28 Oct 2023

Chuck D rapping lyrical

From Saturday Morning, 10:06 am on 28 October 2023

This audio is not downloadable due to copyright restrictions.

LAS VEGAS, NEVADA - SEPTEMBER 23: (FOR EDITORIAL USE ONLY) Chuck D of Public Enemy performs onstage during the 2023 iHeartRadio Music Festival at T-Mobile Arena on September 23, 2023 in Las Vegas, Nevada.   Rich Polk/Getty Images for iHeartRadio/AFP (Photo by Rich Polk / GETTY IMAGES NORTH AMERICA / Getty Images via AFP)

Chuck D of Public Enemy performs onstage during the 2023 iHeartRadio Music Festival at T-Mobile Arena on September 23, 2023 in Las Vegas, Nevada. Photo: RICH POLK / GETTY / AFP

This year marks the 50th anniversary of hip hop, a musical, cultural and political movement that started in the Bronx and went global.

As a founding member and main MC for Public Enemy, Chuck D was a pioneer of the movement, with his booming baritone rapping on seminal tracks like 'Fight The Power', highlighting social issues affecting Black communities.

This audio is not downloadable due to copyright restrictions.

Speaking to Kim Hill on Saturday Morning, Chuck D says he was 13 years old when he first came across hip hop, although he was more of a sports fan at the time. 

"It was the Bronx's political answer back at what was stripped away from it," he says,

"So when the term of hip hop came about in the seventies, I was in my teenage years, I was ready for it. I wasn't easily quickly sold on it, but when it started to manifest."

"It was a combination of technology and assembly and togetherness that turned me on by the time I was 16."

While hip hop celebrates its 50th anniversary this year - marking the date of a party held by DJ Kool Herc and his sister Cindy Campbell - Chuck D says that while the term originated at that moment, the elements of the culture went back much further.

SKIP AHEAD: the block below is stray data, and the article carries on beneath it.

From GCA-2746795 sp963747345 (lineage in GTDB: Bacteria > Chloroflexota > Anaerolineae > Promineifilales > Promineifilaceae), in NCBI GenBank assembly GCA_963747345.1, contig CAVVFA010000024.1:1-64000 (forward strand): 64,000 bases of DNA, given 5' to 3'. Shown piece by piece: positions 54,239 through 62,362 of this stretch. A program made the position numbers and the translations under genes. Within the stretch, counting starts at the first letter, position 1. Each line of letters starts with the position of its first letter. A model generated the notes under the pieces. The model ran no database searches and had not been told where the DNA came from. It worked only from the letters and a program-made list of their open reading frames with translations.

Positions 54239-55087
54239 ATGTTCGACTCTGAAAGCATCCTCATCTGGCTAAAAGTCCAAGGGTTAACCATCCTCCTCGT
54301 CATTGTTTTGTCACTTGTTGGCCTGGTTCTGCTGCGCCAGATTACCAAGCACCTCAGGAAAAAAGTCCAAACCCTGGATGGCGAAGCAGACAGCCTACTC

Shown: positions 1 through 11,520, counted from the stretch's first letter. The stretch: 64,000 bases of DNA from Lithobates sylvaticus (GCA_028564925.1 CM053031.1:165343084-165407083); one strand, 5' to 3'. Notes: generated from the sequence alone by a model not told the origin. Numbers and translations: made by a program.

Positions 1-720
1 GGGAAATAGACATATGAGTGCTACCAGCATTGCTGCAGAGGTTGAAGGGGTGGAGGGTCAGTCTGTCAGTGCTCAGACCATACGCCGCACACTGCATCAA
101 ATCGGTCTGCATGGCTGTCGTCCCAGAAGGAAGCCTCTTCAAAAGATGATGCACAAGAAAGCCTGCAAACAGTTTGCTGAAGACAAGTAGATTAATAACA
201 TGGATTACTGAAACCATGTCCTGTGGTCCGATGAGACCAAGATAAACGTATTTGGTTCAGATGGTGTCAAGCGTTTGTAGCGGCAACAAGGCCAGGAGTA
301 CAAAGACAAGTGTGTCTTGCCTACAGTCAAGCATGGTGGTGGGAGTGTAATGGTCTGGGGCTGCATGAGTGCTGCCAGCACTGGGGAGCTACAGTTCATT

"It's silly to get into who invented an aspect of a culture, but I wanted to be clear on the start point for this term that we call hip hop, as opposed to the elements which have its own lineage that goes back hundreds or even thousands of years."

Chuck D would go on to form Public Enemy with hype-man Flavor Flav in 1985 and they were signed to Def Jam Records - reluctantly, however. 

"My Def Jam contract was the great surrender," Chuck D says, adding that the group only signed with the label as they needed radio play. 

A master of collaborations, Chuck D says he's never made music without collaborating with others. And he's since collaborated on a number on interesting new projects. 

Chuck D of Public Enemy performing in Malmo in 1991

Chuck D of Public Enemy performing in 1991. Photo: CC BY 3.0/ John Leffmann

He's remained a revolutionary voice in hip-hop and co-produced a four-part documentary series Fight The Power: How Hip Hop Changed The World. 

He's also launched a "cultural app" called Bring the Noise, which he describes as "the same thing that TikTok does for 35 and over".

"We tell people go there, post your best," he says.

And he's also branched out into the world of fitness, thanks to his trainer Kathy Lopez and her invention, "Rap Pilates" - a combination of pilates, yoga and strength training. The pair hope to release a book about the technique. 

"Rather than going and beating your body up, we're telling men 40 years and over to get into stretching," he says.

"A lot of times males and their workout thing, it's all rooted in this machoistic kind of beat your body up and we're trying to show another way."

At 63, you might think Chuck D might not have time for all of these projects, but he says it's hours of downtime on tour that fuels a lot of his creativity. 

"My downtime, I might just be sketching. Downtime adds up," he says.

"I first got involved in doing a lot of my artwork in 2016, off of trying to figure out what I do in my downtime in a hotel room.

"After a while you figure out you have hours and hours of downtime to create. So I can write a song on downtime, I can do illustrations on downtime."

"I guess it seems I'm running all over the place when these things have been created in perpetuity with my pulse rate."